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Algae Secrets

Miracle Compounds

December 13, 2018 — Mark Edwards
AlgaeIndustryMagazine.com

Algae evolved in so many different competitive environments that the organisms built incredibly sophisticated defensive shields. Imagine each algae cell trying to survive and grow surrounded by a milieu of predators trying to eat it and trillions of bacteria, viruses, molds and other microorganisms trying to use it as a host. Algae had to figure out how to become inhospitable to all the infective agents. As a result of eons of natural evolution, algae contain more valuable medical bioactive compounds than any other plant.

The algae provide lots of oxygen and great food for ducks

Algae growing on a pond may look tranquil, (above). The algae provide lots of oxygen and great food for ducks and other aquatic life. Under the surface, the teaming microorganisms fight millions of pitched battles for survival. Hungry predators attack, parasitoids and viruses search for hosts. Millions of microbes fortify their defense.

Algae contain many bioactive substances like polysaccharides, proteins, lipids and polyphenols. Bioactive compounds include antibacterial, antiviral, anticancer and antifungal properties, as well as many others. These miracle compounds not only improve algae’s own defenses but pass those capabilities on to the animal or plant that consumes algae.

Algae form unicellular, colonies, filamentous groups and multicellular communities, such as sea vegetables, that can grow to 90 meters. Seaweeds or sea vegetables are macroalgae that make up about 10% of all algae species. Sea vegetables have pseudo stems and leaves that are tough enough to absorb the pounding of the surf. Similar to microalgae, macroalgae have no circulatory or digestive system, and no roots. Some species have a tiny holdfast, to anchor them to rocks, and protect them from raging tides and surf.

Giant kelp is harvested as a source of algin, an emulsifying and binding agent used in the production of many foods and cosmetics, like ice cream, toothpaste and cereals. More than 95% of global sea vegetable production, (approximately 21 million metric tons a year) is farmed.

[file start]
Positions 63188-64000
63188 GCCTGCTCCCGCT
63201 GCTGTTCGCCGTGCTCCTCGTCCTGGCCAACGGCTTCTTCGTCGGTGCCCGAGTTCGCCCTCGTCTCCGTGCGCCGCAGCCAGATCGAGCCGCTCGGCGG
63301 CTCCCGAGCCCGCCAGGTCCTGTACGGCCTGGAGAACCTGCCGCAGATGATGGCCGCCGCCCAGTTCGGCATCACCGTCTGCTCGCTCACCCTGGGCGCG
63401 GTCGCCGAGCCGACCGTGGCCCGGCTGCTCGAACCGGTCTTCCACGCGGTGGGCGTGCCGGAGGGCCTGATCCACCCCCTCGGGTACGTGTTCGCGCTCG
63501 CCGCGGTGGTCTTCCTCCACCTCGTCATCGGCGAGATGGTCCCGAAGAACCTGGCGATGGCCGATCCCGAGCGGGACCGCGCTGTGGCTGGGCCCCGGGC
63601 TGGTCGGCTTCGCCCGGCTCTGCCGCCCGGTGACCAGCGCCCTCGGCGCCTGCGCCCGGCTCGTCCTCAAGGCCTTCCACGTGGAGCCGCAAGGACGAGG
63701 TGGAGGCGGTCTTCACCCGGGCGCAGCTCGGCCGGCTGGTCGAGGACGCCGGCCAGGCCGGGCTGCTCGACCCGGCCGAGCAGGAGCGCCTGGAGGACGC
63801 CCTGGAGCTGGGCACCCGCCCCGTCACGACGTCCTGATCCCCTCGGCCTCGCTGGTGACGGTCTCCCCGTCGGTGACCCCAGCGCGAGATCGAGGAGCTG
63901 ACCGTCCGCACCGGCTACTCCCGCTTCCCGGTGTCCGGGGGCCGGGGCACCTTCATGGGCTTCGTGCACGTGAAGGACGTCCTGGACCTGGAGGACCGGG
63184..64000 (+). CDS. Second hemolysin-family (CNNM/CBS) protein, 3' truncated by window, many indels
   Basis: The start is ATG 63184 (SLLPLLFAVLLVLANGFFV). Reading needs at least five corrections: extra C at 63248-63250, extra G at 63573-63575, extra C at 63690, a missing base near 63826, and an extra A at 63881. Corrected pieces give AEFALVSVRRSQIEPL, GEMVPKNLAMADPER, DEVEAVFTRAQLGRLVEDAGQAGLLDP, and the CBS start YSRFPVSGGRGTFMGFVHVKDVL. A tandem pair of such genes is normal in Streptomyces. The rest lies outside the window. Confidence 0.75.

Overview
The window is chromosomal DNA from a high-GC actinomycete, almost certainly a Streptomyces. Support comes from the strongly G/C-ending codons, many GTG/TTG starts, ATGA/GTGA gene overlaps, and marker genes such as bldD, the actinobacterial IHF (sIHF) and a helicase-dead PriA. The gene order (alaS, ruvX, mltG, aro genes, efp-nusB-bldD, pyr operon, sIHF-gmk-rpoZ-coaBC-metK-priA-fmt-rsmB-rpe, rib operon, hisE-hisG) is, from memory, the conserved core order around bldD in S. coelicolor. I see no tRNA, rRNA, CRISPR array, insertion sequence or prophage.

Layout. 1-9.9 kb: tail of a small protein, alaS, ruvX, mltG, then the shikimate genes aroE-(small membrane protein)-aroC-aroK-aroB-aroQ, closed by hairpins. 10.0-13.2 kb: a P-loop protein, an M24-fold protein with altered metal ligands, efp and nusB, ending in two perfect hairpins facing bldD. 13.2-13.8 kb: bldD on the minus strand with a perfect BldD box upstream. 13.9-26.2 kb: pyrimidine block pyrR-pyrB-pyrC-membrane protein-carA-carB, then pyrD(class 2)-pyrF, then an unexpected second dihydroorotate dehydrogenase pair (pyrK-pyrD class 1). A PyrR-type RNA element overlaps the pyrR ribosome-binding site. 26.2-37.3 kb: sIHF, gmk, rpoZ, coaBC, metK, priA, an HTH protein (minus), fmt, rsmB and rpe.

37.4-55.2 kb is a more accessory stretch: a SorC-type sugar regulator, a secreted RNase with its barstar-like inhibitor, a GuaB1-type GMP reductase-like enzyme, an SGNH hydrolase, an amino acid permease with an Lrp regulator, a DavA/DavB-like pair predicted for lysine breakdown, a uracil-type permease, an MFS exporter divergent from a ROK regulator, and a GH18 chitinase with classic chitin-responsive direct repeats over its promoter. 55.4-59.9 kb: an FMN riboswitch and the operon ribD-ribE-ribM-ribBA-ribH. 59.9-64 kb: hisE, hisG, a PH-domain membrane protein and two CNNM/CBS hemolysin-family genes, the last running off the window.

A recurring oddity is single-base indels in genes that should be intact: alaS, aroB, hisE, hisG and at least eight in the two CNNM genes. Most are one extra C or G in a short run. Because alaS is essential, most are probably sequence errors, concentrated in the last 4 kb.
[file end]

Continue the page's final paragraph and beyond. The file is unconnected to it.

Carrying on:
Monterey Bay Aquarium studies demonstrate that the majestic giant California kelp forest, (above), grows faster than tropical bamboo, 10 to 12 inches a day in natural stands. Under good cultivation, giant kelp can grow up to two feet each day.

Production occurs primarily in the Asian Pacific rim. Sea vegetable compounds today improve thousands of human food products, especially ingredients such as agar-agar, carrageenan and alginates. Sea vegetable phytochemical compounds are extensively used in food, textiles, dairy, paper industry and confectionary. Sea vegetable extracts are an important component of biostimulants known for their richness in polysaccharide, minerals and vitamins. Phycologists are studying and cultivating sea vegetables for food, feed, nutraceuticals, cosmeceuticals, medicines and other valuable bioproducts. They provide a source of dietary minerals such as sodium, potassium, iodine, as well as fiber. Sea vegetable supplementation has gained popularity to improve the taste, color and texture of foods.

Sodium alginate from sea vegetables is used in culinary physics, or molecular gastronomy, at some of the best restaurants in the world. Molecular gastronomy investigates the physical and chemical ingredient transformations that occur while cooking. The study includes the social, artistic and technical components of culinary and gastronomic phenomena such as spherification of juices and other liquids. Sodium alginate is combined with calcium lactate to create spheres of liquid surrounded by a thin jelly membrane. High-end restaurants present these spheres with different internal liquids for cocktails, appetizers, side dishes and desserts.

The path forward

Can Ana feed our world by 2040? Transforming food production from unsustainable to sustainable will require some heavy lifting. The bio-machine that makes this revolution possible is so tiny, it cannot be seen with the naked eye. These tiny single-celled organisms have evolved to mighty, thanks to the eons of advancement by single-celled organisms.

Possibly their signature skill may save mankind from wars, pestilence and hunger. Algae are endowed with a miraculous ability found in no other plant — to recover and recycle nutrients.

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